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Hurry Up and Slow Down

By Paul Chin

Originally published in Intranet Journal's Chin Music (16-Jul-2007)

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A solitary employee sits at an overflowing desk long after the sun has set and everyone else has gone home. The poor soul's hair and clothes are disheveled, a far cry from the clean and polished person who walked into the office in the morning. His neatly pressed shirt now adorned with a Rorschach pattern created by stale coffee dribbled from his lips. As his bloodshot eyes fight to focus in the waning light around his workstation, his head begins to sway in tune with the cleaning crew's floor polisher until finally it hits the keyboard with a loud thump.

This isn't an exceptional case for him. It's not the final rush to complete a project or to win the contract for a high-profile client. No, this is what his everyday life's been reduced to. What a total burnout.

But his employers don't see it that way because our little friend here is good at hiding his stress, and he wants to please his bosses. He wants them to keep saying things like: "You're a dynamo! You're a superman! Look at this guy: First one in, last one out. He doesn't even take a lunch break. He's a machine!"

Oh no, our soon-to-be burnout victim wouldn't dream of complaining about being overworked either. He doesn't want to lose his job or seem like he can't keep pace in the competitive business world. In other words, he doesn't want to reveal that he possesses all the "weaknesses" associated with being a member of the human race. After all, there's a queue of eager professionals nipping at his heel, just waiting for an opportunity to usurp his position. So he swallows his troubles.

Employee's are constantly pressured to get more done in fewer hours, and are expected to deal with stress on their own time—what little of it they have. Slowing down is outright blasphemy in our corporate culture. And if employers were to notice employee stress, their only action would be to ignore the problem, or worse, to encourage them to keep moving forward with empty attaboy's or attagirl's with all the sincerity of a used-car salesperson.

According to a Cornell University study, sleep-deprived employees cost U.S. industry $150 billion per year in reduced productivity and fatigue-related accidents. Some of the more enlightened companies are beginning to recognize the benefits of keeping their employees healthy. But it's sad to think that the potential for worker burnout won't prompt employers to act until a dollar figure is placed on the negative impacts of burnout on their workforce.

Sleep experts and stress management professionals have claimed for years that a midday power nap can improve and revive employees' concentration. This isn't a novel idea though. Certain European cities have long had bylaws upholding citizens' rights to take an afternoon siesta. Although this trend has caught on in a number of North American companies, I don't think it will ever gain widespread acceptance in a corporate culture that promotes the myth of multitasking and a "forward motion at all costs" mentality. It's a corporate culture that sees the need to rest as a sign of weakness. It's a corporate culture where the first thought isn't an empathetic "are we overworking our employees?", but rather a firm "these guys can't cut it."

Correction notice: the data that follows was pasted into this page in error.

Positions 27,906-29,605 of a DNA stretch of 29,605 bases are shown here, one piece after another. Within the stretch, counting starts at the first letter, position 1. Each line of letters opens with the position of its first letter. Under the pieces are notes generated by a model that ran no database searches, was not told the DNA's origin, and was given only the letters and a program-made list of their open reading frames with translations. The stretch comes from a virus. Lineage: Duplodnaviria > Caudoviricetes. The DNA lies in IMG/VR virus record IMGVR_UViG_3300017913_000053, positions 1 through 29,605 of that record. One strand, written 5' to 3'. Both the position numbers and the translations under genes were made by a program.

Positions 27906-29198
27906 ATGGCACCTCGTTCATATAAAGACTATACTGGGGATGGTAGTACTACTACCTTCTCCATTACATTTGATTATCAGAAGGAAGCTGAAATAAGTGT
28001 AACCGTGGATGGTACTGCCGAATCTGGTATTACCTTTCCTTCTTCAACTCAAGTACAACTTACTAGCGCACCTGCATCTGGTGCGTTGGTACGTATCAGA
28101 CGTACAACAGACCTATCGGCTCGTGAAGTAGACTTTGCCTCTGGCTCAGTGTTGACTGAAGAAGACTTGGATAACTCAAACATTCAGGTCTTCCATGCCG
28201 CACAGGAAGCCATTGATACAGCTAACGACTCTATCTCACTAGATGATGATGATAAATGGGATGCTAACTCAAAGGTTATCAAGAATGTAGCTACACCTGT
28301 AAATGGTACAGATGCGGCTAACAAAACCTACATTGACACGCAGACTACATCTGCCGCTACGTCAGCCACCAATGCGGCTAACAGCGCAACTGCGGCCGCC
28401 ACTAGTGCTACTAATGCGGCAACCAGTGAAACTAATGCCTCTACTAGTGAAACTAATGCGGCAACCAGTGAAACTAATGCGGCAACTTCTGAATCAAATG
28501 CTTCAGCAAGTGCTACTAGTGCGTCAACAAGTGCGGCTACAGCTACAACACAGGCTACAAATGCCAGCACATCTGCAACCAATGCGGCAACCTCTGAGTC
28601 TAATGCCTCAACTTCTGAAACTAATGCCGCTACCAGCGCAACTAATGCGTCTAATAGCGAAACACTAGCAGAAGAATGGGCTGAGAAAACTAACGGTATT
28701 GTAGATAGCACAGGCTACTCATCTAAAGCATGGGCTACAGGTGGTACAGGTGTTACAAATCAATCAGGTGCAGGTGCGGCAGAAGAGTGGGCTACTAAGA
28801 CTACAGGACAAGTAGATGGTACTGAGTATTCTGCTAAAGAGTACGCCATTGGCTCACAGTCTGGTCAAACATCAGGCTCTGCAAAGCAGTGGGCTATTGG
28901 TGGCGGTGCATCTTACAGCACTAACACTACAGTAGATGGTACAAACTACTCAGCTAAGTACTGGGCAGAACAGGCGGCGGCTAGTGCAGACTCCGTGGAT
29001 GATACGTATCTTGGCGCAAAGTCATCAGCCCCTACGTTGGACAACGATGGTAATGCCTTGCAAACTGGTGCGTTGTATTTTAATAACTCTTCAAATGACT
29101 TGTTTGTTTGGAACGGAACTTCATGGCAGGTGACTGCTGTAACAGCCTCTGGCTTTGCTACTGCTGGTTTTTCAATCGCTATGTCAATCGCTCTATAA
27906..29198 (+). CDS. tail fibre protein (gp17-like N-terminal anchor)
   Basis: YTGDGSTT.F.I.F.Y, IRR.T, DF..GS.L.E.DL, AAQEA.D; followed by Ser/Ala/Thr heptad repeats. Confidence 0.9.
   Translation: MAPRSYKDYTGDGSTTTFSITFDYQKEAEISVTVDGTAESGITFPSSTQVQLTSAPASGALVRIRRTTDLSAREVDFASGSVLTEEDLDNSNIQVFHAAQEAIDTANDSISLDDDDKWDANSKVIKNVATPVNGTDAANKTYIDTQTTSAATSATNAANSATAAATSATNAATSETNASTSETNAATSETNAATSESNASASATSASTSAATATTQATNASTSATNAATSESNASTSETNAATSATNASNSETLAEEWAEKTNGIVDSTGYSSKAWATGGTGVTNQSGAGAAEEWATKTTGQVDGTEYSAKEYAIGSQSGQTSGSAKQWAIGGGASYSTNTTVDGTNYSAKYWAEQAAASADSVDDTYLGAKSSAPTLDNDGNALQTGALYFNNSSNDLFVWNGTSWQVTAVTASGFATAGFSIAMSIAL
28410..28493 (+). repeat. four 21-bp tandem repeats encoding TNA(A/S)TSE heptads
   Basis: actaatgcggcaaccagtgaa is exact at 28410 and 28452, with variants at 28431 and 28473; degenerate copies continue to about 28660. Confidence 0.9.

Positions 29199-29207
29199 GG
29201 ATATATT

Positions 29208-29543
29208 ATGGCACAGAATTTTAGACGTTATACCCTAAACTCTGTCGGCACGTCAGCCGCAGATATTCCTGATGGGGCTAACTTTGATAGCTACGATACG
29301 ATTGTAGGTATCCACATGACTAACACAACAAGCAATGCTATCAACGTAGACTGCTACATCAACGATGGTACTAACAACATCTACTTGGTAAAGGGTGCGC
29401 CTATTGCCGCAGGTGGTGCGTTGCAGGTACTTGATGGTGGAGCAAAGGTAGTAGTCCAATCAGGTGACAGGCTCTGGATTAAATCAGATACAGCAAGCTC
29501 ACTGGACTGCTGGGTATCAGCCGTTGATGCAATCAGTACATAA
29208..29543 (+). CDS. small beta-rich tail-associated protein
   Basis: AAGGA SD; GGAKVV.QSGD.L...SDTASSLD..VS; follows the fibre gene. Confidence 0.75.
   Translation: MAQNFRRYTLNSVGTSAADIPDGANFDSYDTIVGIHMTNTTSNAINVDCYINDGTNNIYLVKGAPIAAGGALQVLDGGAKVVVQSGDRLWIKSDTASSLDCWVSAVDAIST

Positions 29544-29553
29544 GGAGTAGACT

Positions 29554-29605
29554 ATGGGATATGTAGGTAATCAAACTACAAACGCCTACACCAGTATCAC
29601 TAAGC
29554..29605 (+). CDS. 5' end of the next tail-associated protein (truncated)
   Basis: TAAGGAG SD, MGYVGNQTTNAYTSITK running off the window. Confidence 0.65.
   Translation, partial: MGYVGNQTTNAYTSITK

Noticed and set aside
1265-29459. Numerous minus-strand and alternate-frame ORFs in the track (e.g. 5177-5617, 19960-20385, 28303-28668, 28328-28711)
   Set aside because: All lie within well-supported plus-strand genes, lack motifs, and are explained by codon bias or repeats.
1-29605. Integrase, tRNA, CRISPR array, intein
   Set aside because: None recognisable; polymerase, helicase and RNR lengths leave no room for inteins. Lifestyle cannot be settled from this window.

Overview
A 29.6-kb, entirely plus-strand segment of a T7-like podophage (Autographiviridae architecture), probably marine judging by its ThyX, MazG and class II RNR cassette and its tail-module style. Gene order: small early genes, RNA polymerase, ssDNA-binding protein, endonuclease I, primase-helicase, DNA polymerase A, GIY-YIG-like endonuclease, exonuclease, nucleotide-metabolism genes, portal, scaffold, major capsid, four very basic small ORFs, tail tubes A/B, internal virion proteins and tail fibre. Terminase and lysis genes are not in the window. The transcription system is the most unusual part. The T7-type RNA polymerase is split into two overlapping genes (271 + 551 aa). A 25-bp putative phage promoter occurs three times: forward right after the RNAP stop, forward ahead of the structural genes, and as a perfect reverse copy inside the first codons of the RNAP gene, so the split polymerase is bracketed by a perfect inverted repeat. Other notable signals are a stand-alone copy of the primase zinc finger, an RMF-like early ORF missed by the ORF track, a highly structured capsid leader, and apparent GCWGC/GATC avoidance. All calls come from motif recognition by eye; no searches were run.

Instead of taking care of employees and allowing them time to recharge their mental batteries, we find artificial ways to deal with productivity: Build more technology.

Technology professionals boast that new tools are increasing worker productivity, enabling users to recover precious personal time to kick the soccer ball around with lil Timmy and Sue or to relax on the porch with the gentle sounds of Chopin's Nocturnes playing in the background. It's a brilliant marketing ploy, but we're fooling ourselves if we think that new technologies will give us more personal time.

Technology hasn't given us any more personal time for enjoyment, it has only allowed us to cram more work into the time we get back. This happens because it's what employers expect of us. And when we begin to do more, more is expected of us. It's a vicious cycle. And to compound the problem, many employees are unknowing slaves to connectivity—the Web, e-mail, cellphones, Blackberries—and are sacrificing sleep and a personal life in the name of so-called "productivity," a word that has reached satirical proportions. I've overheard businessmen carry on work related conversations on their cellphones in washroom stalls. I guess they were taking care of business in more ways than one.

The problem with many corporate cultures is that people have become commodities, traded and replaced like computer equipment. Can't cope with the workload and the stress? They'll find someone who can. Employers may as well install a USB port into employees' navels and plug them in every morning.

It's time we change corporate culture to recognize the need for rest and relaxation not as a sign of weakness, but rather as a normal function of being human. Companies need to view employee health as an essential part of their corporate culture, and not just a PR stunt. But until that time, most overworked employees will turn to good old caffeine to stay alert, believing that the magic coffee bean will cause some sort of miraculous transformation within them. Unfortunately, that's a quick fix. Caffeine does little to increase mental capacity and attentiveness. Sure, caffeine gives you a buzz, but so does a Taser gun—and you just know that somewhere out there an executive is flipping through a Taser catalog as we speak.


Copyright © 2007 Paul Chin. All rights reserved.
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